Science and Innovation
Show Less

Science and Innovation

Rethinking the Rationales for Funding and Governance

  • New Horizons in the Economics of Innovation series

Edited by Aldo Geuna, Ammon J. Salter and W. Edward Steinmueller

This book re-examines the rationale for public policy, concluding that the prevailing ‘public knowledge’ model is evolving towards a networked or distributed model of knowledge production and use in which public and private institutions play complementary roles. It provides a set of tools and models to assess the impact of the new network model of funding and governance, and argues that governments need to adapt their funding and administrative priorities and procedures to support the emergence and healthy growth of research networks. The book goes on to explain that interdependencies and complementarities in the production and distribution of knowledge require a new and more contextual, flexible and complex approach to government funding, monitoring and assessment.
Buy Book in Print
Show Summary Details

Chapter 10: Funding Basic Research: When is Public Finance Preferable to Attainable ‘Club Goods’ Solutions?

G.M. Peter Swann

Extract

10. Funding basic research: when is public finance preferable to attainable ‘club goods’ solutions? G.M. Peter Swann 1 INTRODUCTION One of the most common arguments for public funding of basic research focuses on externalities. The funder of basic research cannot capture all the benefits from that research and some of these spill over to others. As a consequence, there is a risk that some socially viable projects (where social benefit exceeds cost) will not be funded, because the cost exceeds the private benefit to the funder. Public funding aims to fill that gap. Few economists have questioned this justification for public funding of basic research, because basic research is seen as one of the purest forms of public good. It is recognized, of course, that the club goods solution has a role for the funding of some non-basic research activity. In those areas a common ‘club goods’ response to the externality argument is to ask, why can the diverse beneficiaries from a project not form a club to fund it? If a sufficient number join together such that their joint benefits exceed cost then the socially viable project will be funded – even if the funding club does not capture all the benefits. In short, the club solution is to internalize (at least some of) the externalities. The club goods approach seems to be attracting ever more interest in policy circles as an alternative to public funding in some non-basic areas – for example,...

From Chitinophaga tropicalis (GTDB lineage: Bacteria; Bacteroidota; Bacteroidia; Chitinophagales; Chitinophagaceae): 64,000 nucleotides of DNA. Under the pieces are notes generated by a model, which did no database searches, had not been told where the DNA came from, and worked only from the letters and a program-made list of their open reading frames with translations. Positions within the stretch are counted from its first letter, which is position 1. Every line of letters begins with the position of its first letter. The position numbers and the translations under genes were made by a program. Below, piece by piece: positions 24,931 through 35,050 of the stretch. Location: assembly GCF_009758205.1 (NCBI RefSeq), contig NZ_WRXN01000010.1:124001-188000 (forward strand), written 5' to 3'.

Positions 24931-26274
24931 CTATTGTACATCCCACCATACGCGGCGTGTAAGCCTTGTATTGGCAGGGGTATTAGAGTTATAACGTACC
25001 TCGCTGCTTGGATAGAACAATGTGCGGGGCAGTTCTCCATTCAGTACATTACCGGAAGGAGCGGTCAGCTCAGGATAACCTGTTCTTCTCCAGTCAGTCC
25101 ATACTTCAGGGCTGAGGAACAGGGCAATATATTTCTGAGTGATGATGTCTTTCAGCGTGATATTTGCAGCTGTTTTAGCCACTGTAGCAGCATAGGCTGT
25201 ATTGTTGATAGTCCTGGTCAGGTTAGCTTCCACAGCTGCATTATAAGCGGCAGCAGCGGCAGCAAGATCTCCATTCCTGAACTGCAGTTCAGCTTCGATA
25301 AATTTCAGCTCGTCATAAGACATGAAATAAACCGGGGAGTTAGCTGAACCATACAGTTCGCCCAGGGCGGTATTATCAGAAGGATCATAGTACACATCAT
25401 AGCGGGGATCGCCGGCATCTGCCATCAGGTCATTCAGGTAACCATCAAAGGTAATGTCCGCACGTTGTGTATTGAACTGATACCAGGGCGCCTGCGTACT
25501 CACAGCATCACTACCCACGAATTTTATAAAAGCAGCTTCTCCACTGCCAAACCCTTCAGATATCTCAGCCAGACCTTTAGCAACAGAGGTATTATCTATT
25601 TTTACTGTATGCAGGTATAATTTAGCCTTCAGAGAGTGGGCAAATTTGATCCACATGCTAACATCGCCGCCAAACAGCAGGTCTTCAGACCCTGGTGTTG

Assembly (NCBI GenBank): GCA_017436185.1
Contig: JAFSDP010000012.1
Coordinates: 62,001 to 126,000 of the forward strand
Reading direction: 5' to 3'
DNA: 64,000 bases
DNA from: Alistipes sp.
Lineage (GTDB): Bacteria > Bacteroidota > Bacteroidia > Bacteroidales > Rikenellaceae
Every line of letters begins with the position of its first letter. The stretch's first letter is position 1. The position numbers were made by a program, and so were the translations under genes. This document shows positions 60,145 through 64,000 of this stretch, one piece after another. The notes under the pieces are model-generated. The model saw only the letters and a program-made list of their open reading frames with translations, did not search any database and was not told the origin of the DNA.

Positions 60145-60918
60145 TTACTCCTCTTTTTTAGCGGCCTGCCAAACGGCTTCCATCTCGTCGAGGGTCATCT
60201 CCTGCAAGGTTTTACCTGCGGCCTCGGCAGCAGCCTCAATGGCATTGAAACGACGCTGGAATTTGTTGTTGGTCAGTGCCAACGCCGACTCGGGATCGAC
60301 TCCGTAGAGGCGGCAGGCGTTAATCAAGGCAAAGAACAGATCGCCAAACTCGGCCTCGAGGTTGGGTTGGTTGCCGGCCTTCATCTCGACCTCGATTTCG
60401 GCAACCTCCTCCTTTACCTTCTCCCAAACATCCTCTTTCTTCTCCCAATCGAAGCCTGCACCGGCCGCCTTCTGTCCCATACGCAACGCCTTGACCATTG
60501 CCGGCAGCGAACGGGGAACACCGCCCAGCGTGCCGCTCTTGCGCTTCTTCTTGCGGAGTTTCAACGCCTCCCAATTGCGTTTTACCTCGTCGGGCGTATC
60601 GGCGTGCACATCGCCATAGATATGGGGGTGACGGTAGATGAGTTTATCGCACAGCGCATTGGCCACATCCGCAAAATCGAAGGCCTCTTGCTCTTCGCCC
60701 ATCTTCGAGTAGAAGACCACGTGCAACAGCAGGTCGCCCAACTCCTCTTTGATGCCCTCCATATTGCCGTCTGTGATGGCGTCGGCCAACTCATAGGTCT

You are not authenticated to view the full text of this chapter or article.

Elgaronline requires a subscription or purchase to access the full text of books or journals. Please login through your library system or with your personal username and password on the homepage.

Non-subscribers can freely search the site, view abstracts/ extracts and download selected front matter and introductory chapters for personal use.

Your library may not have purchased all subject areas. If you are authenticated and think you should have access to this title, please contact your librarian.


Further information

or login to access all content.